During the COVID-19 pandemic, dental students and dental professionals have implemented a number of precautionary measures with the objective of reducing the risk of transmission. One such measure is the increased use of pre-procedural rinsing.
Certain pre-procedural rinses have been shown to reduce microbial load in the oral cavity, and by extension the load present in spatter and aerosols generated during dental procedures. SARS-CoV-2, the pathogen that causes COVID-19, is also transmitted largely via aerosols, and to a much lesser extent by droplets.
Based on this knowledge, it was theorized that pre-procedural rinsing may reduce salivary loads of SARS-CoV-2 and thereby the risk of transmission from COVID-19-positive patients. Many dental professionals adopted pre-procedural rinsing as standard for every patient, and now data is emerging that is supportive of this precautionary measure.
SARS-CoV-2 has been detected in the saliva, gingival crevicular fluid, oral mucosal cells and salivary glands of infected patients, suggesting that the oral cavity acts as a reservoir for the virus. A 2021 pilot study investigated the efficacy of mouthrinses in reducing the salivary viral load of SARS-CoV-2. The following solutions were used as rinses in the study:
Distilled water (placebo)
0.075% cetylpyridinium chloride and 0.28% zinc lactate solution (CPC + Zn)
1.5% hydrogen peroxide solution (HP)
0.12% chlorhexidine gluconate solution (CHX)
1.5% hydrogen peroxide solution followed immediately by a 0.12% chlorhexidine solution (HP + CHX).
Researchers found that immediately after rinsing, the CPC + Zn mouthrinse produced a >20-fold reduction in viral load compared to baseline, and the HP rinse resulted in a >15-fold reduction. At 30 minutes, both still showed a significant reduction in viral load. By 60 minutes, the CPC + Zn group had maintained a modest 2.6-fold reduction, while for the HP rinse the viral load had returned almost to baseline levels. The CHX rinse, in comparison, showed a modest and significant >2-fold reduction in viral load immediately after rinsing. However, the reduction had increased to 6.2-fold by 30 minutes. At 60 minutes, CHX maintained a 4.2-fold reduction, higher than the 2.6-fold reduction shown by the CPC + Zn rinse at the same time point.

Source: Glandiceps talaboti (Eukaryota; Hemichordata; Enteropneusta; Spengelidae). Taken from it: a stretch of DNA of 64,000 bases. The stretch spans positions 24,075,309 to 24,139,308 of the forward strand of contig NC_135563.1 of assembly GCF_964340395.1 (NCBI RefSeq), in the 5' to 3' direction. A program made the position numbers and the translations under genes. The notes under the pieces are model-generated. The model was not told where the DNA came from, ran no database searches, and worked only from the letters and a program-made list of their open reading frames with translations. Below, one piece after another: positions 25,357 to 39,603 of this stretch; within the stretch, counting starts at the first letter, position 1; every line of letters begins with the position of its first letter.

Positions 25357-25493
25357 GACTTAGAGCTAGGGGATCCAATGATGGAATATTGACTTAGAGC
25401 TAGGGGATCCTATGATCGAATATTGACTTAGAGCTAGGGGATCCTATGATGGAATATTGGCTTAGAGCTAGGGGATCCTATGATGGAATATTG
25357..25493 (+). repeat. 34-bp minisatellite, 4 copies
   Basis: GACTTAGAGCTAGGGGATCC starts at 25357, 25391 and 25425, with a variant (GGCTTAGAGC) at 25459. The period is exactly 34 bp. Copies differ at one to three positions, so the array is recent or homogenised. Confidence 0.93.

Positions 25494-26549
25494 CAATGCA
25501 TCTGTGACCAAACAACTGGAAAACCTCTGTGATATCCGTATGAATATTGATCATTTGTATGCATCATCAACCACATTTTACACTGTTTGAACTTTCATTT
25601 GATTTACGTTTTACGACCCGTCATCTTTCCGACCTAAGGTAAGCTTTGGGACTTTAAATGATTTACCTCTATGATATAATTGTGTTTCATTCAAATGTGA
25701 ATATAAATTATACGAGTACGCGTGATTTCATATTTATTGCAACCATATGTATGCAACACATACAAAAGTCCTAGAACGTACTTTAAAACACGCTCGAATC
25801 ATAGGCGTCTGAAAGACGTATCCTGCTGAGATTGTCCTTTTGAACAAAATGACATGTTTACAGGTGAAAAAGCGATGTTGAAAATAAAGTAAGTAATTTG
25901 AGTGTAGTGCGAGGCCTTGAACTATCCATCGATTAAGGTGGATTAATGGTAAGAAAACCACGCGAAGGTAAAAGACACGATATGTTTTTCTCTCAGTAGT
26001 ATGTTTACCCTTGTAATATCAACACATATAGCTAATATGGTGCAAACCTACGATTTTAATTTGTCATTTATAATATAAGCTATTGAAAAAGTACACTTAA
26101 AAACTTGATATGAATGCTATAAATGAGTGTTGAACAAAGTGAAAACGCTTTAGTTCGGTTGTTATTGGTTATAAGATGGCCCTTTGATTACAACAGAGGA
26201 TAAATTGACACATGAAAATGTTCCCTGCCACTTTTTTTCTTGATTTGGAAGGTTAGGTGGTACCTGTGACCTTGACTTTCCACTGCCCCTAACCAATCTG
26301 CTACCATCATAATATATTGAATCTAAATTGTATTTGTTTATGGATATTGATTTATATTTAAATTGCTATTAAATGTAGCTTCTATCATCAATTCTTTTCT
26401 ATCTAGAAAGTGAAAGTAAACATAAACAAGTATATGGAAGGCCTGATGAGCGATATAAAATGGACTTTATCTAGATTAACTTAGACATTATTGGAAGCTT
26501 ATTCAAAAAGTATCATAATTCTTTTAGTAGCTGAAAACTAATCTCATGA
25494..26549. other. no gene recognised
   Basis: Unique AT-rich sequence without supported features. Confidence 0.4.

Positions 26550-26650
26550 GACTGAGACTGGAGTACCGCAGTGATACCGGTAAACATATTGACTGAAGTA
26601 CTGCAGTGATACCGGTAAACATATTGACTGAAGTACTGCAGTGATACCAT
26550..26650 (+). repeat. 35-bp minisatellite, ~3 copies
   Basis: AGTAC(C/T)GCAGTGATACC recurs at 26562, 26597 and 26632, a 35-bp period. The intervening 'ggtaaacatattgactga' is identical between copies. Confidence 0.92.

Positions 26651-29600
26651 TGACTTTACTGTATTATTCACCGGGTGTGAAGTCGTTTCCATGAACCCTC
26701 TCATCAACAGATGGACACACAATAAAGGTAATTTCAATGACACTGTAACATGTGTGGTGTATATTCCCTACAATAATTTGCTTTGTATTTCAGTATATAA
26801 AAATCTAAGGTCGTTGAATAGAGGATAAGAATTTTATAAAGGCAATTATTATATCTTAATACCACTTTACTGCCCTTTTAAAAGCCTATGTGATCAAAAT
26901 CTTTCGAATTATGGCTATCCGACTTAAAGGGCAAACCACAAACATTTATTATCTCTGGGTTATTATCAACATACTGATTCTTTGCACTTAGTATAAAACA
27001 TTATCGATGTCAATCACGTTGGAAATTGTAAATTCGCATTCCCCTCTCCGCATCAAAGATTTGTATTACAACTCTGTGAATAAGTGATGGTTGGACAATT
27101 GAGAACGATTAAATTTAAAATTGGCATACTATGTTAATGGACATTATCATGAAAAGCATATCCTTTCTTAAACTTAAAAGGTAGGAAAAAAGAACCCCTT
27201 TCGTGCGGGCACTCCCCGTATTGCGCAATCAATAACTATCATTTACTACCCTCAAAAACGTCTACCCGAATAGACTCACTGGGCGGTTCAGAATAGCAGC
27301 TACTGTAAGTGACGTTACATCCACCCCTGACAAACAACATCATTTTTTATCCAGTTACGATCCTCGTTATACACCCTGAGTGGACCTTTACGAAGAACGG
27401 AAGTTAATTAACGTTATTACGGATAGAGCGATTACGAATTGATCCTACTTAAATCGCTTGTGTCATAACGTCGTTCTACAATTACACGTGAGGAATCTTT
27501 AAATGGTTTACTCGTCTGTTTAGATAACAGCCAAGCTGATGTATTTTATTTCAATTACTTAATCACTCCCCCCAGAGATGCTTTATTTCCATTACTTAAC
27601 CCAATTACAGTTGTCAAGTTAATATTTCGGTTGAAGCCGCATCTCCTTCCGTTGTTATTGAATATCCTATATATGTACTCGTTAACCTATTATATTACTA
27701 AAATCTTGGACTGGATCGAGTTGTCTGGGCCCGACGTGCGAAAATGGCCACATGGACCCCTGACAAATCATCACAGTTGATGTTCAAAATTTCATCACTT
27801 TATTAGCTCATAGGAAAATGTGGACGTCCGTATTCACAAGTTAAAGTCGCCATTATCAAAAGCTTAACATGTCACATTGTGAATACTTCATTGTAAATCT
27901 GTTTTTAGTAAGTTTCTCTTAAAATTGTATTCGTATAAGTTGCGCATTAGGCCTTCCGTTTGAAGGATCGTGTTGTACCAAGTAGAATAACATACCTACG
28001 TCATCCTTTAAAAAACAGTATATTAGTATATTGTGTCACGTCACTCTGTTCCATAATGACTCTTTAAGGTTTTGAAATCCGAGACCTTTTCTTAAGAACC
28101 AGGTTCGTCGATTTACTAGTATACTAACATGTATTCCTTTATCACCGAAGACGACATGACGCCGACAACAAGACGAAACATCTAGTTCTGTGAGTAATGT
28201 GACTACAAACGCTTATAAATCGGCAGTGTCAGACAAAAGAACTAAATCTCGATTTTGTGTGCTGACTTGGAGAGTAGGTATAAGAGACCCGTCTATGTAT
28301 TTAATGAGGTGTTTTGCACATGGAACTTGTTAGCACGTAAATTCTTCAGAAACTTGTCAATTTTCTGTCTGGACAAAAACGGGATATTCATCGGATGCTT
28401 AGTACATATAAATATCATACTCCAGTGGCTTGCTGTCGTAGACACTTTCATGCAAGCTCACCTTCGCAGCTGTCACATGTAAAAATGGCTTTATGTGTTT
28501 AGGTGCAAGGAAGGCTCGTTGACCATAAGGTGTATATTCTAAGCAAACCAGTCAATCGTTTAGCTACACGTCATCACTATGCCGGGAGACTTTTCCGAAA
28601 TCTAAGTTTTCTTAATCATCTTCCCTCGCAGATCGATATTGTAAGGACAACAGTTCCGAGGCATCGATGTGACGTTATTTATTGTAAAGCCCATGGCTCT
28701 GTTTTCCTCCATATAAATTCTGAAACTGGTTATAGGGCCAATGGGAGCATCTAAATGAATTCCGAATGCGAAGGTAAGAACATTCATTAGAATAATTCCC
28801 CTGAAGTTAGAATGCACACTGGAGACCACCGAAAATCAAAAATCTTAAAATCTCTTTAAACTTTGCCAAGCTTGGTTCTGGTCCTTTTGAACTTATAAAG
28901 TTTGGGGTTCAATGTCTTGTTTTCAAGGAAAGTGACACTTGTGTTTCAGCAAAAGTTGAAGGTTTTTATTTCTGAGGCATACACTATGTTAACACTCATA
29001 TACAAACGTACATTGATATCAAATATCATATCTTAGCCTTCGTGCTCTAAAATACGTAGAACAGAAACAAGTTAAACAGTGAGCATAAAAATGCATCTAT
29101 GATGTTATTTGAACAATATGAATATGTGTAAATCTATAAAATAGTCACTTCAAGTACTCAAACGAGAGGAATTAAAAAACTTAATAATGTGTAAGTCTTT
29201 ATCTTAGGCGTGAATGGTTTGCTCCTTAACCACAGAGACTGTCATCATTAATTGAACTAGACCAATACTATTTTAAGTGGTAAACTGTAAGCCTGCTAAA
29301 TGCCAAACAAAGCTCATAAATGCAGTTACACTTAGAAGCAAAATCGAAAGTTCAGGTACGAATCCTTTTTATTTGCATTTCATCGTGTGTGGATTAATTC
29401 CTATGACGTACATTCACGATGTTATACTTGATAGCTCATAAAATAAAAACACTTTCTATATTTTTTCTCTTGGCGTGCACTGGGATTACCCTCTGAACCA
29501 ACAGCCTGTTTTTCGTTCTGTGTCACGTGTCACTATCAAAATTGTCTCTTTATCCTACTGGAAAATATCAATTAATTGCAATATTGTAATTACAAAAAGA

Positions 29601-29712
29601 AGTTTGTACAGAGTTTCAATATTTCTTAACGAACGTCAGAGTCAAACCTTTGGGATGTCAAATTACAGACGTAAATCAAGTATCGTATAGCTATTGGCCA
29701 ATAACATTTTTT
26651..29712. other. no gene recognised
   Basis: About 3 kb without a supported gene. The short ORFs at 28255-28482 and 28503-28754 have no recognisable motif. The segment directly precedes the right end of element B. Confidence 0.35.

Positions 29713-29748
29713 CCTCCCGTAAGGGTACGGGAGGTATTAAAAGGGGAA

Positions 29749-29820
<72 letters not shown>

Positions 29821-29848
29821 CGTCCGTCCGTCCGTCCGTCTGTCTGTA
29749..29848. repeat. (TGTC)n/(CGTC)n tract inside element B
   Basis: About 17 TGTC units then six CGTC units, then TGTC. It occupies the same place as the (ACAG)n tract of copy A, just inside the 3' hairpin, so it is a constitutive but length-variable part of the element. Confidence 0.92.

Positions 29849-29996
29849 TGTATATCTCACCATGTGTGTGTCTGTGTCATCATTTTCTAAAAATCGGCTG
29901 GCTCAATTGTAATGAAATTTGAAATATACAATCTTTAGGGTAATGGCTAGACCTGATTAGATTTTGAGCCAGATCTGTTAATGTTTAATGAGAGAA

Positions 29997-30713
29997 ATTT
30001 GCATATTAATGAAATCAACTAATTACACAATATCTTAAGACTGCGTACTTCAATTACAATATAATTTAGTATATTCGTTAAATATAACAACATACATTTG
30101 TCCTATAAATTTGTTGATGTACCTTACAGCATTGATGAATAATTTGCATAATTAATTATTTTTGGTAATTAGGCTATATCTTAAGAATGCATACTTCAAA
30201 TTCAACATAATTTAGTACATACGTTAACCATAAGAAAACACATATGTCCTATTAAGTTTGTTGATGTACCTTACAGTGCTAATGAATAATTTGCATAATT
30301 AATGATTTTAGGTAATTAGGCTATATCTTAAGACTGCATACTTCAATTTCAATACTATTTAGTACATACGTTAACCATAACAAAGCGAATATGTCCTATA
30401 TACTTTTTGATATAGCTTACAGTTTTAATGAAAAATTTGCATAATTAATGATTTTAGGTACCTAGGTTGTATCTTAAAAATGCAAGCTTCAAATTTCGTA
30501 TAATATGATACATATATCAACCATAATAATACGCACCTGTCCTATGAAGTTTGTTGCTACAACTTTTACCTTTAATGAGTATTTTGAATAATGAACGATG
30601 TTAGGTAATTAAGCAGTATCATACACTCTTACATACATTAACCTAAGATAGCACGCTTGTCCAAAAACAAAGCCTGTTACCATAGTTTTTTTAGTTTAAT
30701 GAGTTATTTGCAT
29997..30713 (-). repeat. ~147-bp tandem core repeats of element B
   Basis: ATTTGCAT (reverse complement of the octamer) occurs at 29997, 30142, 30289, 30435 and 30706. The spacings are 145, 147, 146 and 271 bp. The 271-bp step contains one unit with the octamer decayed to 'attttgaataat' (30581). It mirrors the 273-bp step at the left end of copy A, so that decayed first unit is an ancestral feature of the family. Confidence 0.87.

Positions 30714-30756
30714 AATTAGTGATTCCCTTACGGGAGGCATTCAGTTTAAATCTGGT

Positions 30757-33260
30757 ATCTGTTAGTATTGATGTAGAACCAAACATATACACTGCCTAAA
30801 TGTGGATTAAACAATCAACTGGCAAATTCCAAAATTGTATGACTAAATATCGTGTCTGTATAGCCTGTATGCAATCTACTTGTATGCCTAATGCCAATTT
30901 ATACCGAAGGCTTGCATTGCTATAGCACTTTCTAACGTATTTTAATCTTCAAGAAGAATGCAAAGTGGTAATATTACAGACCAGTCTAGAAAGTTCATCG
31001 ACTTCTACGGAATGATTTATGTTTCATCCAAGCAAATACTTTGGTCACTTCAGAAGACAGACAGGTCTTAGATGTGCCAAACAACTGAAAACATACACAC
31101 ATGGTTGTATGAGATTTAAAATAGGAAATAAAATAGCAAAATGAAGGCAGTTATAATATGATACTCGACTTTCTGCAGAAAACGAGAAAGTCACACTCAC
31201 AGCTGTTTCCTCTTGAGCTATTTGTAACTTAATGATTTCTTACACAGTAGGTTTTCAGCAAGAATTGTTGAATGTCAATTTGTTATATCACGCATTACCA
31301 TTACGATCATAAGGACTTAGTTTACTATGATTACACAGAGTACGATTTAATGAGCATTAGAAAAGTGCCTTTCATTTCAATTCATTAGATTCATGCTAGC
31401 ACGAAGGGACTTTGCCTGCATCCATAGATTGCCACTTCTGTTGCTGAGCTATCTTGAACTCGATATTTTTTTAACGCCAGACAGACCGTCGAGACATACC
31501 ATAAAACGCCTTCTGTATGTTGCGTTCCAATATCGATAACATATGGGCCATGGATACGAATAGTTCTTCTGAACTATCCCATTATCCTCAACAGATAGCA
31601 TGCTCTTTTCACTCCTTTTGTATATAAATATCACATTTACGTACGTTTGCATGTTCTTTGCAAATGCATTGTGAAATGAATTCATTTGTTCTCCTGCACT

Sequential use of HP + CHX did not show a significant reduction in viral load immediately after rinsing, and HP alone had achieved a much larger reduction at this time point. It is thought that subsequent use of CHX immediately after using the HP rinse, resulted in the HP being rinsed away from the oral cavity before it could have a measurable effect.
Up until now, there has been little scientific data supporting pre-procedural rinsing as a measure to reduce viral loads of SARS-CoV-2 specifically. Its precautionary use during the pandemic was based on what we already knew about the effects of pre-procedural rinsing on other pathogens. For example:
CHX, as found in Colgate PerioGard, has been shown to reduce the intra-oral load of certain aerobic and anaerobic bacteria in the oral cavity.
CPC, as found in Colgate Total 12 HR Pro-Shield Mouthwash, has been shown to reduce intra-oral bacterial loads, to kill 99.9% of bacteria on contact and to help reduce aerosolized oral bacteria when used as a pre-procedural rinse.
HP, as found in Colgate Peroxyl, is an oxidative agent and has been shown to reduce bioburden when performing procedures.
The findings of this pilot study showed that use of pre-procedural rinses had a significant and measurable – albeit transient -- effect on salivary viral loads of SARS-CoV-2. While the pilot study does have some limitations, such as its small sample size, and more research is needed, this study is supportive of pre-procedural rinsing with the objective of reducing salivary viral load during procedures in these challenging times.